More Than 2 Drinks a Day? Your Stroke Risk Is Higher

It only takes exceeding 8 ounces of wine for men and 4 for women to see the effect
By Elizabeth Armstrong Moore,  Newser Staff
Posted Jan 30, 2015 10:40 AM CST
More Than 2 Drinks a Day? Your Stroke Risk Is Higher
This Dec. 8, 2014, photo shows lower alcohol craft beers Founders All Day IPA and Peak Organic Winter Session Ale in Concord, N.H.   (AP Photo/Matthew Mead)

Looking forward to kicking back a few beers during the Super Bowl? And on Saturday? And tonight? Here's some news that could give those who have more than two drinks a day on a regular basis pause. Using 43 years of data on 11,644 same-sex Swedish twins, researchers report in the American Heart Association journal Stroke that "heavy" drinking raises one's risk of stroke as much as diabetes and high blood pressure. And it didn't take much to reach the "heavy" label, defined as exceeding two drinks a day. Those who average more than two daily saw a stroke risk 34% higher than those who averaged less than half a drink a day, reports HealthDay News.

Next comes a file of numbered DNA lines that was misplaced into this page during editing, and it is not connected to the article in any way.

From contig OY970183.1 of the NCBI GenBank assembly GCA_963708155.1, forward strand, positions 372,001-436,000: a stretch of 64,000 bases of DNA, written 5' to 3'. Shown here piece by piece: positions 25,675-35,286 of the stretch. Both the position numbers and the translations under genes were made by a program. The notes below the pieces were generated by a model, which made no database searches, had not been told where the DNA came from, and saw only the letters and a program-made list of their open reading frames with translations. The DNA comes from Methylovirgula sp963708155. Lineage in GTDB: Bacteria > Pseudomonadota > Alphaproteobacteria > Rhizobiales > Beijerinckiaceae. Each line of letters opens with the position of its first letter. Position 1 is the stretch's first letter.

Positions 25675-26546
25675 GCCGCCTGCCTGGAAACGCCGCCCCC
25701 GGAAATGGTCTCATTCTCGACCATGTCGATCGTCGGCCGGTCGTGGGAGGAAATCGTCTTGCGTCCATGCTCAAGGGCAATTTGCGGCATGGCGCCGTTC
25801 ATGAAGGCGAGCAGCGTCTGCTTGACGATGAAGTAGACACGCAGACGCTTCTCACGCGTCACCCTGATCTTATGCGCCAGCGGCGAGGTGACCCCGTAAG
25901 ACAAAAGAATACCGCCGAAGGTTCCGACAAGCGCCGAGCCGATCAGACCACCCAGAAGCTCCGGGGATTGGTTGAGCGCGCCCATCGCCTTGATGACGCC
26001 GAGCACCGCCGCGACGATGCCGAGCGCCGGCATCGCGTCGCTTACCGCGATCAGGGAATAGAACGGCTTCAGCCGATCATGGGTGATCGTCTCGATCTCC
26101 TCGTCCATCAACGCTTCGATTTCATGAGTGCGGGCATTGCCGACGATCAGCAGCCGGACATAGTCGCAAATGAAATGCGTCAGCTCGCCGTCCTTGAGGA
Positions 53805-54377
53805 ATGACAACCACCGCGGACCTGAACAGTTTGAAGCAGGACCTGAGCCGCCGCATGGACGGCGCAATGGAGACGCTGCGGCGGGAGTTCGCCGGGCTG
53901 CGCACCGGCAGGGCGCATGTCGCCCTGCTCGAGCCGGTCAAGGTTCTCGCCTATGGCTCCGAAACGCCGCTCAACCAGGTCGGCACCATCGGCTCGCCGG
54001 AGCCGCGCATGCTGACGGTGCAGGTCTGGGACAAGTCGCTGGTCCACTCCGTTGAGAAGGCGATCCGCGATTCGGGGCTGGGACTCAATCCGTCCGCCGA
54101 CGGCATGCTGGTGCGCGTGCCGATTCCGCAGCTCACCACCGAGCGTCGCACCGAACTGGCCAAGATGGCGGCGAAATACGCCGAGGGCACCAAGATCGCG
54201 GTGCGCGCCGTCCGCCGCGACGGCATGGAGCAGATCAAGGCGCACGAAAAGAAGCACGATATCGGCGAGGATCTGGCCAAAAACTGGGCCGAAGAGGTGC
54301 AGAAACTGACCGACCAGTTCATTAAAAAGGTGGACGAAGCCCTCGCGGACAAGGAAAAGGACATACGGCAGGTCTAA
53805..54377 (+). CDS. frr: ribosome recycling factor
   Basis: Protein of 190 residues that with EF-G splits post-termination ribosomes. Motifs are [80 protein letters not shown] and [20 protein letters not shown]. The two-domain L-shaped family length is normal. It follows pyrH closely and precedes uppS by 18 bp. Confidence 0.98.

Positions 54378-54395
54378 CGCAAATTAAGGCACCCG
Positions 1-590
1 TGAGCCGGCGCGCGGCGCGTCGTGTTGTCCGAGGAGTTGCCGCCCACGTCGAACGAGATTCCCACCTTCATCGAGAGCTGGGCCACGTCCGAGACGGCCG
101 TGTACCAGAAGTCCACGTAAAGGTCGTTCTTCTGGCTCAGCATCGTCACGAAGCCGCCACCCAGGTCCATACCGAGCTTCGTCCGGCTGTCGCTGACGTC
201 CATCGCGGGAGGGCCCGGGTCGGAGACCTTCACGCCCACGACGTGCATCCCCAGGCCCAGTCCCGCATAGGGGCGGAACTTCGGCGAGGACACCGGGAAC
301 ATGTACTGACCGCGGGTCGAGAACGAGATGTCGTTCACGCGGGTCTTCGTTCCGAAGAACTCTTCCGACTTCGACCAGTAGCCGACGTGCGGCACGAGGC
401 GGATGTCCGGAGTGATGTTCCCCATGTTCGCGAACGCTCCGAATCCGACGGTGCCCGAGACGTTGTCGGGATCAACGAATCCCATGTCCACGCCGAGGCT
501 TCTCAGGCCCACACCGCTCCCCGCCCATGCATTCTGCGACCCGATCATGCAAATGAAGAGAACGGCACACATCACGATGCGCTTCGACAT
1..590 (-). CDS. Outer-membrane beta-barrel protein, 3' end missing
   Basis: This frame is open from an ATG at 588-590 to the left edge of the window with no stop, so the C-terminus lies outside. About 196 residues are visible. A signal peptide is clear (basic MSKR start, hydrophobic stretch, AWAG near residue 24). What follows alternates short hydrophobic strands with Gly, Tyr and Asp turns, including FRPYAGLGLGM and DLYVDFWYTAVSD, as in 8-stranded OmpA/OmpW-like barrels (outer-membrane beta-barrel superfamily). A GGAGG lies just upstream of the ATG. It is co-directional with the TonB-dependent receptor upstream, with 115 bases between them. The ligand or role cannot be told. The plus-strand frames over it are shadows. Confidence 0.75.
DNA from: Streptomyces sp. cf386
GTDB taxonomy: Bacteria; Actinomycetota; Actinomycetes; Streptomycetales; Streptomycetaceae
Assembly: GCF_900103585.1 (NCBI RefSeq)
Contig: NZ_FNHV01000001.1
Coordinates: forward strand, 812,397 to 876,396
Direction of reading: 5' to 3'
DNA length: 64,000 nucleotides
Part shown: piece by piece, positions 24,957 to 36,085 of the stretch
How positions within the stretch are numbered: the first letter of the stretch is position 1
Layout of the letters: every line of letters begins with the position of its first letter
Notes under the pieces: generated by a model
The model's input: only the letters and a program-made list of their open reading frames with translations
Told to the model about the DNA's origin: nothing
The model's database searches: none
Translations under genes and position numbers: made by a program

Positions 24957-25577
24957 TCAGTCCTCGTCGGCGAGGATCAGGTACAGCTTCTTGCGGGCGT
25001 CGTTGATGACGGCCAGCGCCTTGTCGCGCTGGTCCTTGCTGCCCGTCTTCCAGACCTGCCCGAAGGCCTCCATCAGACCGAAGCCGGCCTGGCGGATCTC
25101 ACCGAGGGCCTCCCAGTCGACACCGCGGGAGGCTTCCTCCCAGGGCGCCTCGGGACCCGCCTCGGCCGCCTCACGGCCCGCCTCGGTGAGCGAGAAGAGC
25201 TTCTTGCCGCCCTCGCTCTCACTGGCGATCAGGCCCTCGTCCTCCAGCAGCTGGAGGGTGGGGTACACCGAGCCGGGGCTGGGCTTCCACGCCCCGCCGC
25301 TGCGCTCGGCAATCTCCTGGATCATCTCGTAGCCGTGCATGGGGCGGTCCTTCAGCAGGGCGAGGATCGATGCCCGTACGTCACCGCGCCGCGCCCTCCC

"Our study showed that drinking more than two drinks per day can shorten time to stroke by about five years," the lead author said. This was true regardless of genetic and other lifestyle factors. "It's important to be aware that [drinking is] not as benign as we thought," a neurosurgeon not involved in the study tells NBC News. "Its protective range is only within the two drinks for men and one for women." It remains unclear precisely how alcohol increases one's risk of stroke, but alcohol is known to elevate blood pressure and thin blood; the latter could up the risk of hemorrhagic stroke. (Meanwhile, the worst binge drinkers aren't college kids.)

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